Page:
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Fig. 2 | Geothermal Energy

Fig. 2

From: The 3D stress state from geomechanical–numerical modelling and its uncertainties: a case study in the Bavarian Molasse Basin

Fig. 2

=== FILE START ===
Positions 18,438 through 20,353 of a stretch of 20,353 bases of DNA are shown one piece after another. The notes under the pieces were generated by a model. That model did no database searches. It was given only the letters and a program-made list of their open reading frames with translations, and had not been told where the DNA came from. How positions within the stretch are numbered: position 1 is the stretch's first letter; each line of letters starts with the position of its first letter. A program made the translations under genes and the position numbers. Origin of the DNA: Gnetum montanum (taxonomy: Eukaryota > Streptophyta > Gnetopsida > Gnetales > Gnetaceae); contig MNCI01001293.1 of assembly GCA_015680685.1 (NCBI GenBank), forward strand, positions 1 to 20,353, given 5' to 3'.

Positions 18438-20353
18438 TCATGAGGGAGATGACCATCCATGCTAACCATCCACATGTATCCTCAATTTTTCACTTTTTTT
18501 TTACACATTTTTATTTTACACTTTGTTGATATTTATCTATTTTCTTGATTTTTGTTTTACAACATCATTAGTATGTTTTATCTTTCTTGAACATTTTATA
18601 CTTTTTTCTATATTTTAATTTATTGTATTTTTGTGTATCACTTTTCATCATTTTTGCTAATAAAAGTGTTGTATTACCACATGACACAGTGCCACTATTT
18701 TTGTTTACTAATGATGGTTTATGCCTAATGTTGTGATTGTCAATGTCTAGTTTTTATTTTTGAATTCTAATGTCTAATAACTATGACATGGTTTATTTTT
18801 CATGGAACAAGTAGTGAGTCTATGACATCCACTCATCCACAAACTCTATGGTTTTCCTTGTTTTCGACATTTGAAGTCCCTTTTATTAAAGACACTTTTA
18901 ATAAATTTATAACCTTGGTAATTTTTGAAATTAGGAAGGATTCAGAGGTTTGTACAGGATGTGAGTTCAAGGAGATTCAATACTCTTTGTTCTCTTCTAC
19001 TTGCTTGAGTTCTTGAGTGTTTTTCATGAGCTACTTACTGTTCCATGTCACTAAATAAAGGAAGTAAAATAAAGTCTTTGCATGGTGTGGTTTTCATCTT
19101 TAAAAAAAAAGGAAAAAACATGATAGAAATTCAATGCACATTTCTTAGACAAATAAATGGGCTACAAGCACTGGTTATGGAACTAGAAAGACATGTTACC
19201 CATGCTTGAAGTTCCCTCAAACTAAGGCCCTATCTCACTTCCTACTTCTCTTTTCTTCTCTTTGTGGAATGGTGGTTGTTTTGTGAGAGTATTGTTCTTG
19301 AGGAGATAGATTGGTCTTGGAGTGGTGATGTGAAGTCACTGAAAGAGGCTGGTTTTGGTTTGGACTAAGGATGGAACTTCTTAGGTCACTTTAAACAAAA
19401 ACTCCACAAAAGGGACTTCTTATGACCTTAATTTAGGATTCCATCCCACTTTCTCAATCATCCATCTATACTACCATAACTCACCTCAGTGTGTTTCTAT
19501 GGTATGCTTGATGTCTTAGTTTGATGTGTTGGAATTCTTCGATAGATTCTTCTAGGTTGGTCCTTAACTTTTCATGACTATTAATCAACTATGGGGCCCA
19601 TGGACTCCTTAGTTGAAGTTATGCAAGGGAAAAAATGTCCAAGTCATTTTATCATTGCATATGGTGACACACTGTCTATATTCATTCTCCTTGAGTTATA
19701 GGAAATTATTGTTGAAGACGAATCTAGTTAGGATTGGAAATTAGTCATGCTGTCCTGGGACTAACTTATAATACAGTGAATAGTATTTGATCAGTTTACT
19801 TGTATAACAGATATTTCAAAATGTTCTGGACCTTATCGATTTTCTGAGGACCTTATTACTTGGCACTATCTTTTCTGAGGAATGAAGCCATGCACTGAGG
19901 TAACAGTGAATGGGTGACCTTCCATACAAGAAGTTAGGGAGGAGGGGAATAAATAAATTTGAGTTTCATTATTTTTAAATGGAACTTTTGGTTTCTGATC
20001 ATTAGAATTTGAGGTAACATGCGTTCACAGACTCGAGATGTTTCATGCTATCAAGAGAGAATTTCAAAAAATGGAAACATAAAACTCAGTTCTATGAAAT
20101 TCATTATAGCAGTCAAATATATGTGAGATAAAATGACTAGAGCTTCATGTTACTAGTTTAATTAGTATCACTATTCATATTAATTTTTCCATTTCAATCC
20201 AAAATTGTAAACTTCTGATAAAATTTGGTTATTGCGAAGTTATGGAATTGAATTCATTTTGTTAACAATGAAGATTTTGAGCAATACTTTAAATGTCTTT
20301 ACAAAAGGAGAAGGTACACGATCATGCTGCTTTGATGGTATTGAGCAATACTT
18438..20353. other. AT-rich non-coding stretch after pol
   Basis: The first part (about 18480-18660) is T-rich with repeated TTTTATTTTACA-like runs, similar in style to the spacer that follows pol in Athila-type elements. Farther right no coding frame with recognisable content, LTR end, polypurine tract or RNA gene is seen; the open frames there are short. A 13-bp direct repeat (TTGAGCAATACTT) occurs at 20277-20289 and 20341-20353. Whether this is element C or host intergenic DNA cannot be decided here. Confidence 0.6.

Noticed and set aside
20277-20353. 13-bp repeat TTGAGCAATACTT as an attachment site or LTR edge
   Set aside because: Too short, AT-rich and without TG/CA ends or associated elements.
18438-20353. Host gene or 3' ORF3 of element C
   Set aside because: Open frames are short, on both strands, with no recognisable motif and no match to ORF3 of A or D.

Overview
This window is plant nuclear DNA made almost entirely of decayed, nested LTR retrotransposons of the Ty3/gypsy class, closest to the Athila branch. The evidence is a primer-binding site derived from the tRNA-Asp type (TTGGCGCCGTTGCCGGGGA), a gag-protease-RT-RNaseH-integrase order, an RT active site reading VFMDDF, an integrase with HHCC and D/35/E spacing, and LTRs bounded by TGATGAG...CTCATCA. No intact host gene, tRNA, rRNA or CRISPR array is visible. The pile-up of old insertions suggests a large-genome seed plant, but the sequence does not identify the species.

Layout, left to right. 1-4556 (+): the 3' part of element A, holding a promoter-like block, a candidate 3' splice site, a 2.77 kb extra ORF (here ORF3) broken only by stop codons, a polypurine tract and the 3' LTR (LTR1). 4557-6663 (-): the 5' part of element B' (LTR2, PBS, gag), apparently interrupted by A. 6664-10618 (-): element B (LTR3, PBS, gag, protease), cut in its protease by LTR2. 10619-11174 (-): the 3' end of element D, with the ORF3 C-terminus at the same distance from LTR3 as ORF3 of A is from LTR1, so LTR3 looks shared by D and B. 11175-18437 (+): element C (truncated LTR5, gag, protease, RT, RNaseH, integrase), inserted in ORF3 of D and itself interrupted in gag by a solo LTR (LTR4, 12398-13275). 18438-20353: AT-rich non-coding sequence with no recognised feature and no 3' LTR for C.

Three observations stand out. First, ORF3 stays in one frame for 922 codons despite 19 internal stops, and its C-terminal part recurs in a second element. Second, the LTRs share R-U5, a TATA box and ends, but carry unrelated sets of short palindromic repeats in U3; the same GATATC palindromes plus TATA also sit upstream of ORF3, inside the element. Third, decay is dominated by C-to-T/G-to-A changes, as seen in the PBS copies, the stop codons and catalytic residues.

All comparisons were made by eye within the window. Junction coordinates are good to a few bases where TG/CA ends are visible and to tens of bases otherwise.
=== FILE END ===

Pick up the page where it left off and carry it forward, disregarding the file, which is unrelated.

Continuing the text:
Model calibration approach. Top row shows the usage of combination of displacement boundary conditions at the vertical model boundaries. Lower row shows the associated implementation in the model with stress magnitude data that are used for calibration. Red (\(\text{S}_\text {Hmax}\)) and blue (\(\text{S}_\text {hmin}\)) indicate the horizontal stress magnitudes and the associated possible boundary conditions that fit their respective value. a For a single \(\text{S}_\text {hmin}\) data record the combinations of boundary conditions that satisfy the calibration data record is described by a linear function. One possible set of boundary conditions is indicated here. b An \(\text{S}_\text {hmin}\) and \(\text{S}_\text {Hmax}\) calibration data record can be modelled individually again by boundary conditions on a straight line each. However, if both \(\text{S}_\text {Hmax}\) and \(\text{S}_\text {hmin}\) should be satisfied the intersection of these two lines, indicated by a solid white dot in the top row, is the unique pair of boundary conditions that fits both. c If several \(\text{S}_\text {Hmax}\) and \(\text{S}_\text {hmin}\) data records are available, for each \(\text{S}_\text {Hmax}\) and \(\text{S}_\text {hmin}\) the linear function with the least mean difference between observation and model is derived. Then, the intersection of these two functions is used as the valid set of boundary conditions that minimises the differences between modelled and observed stress state

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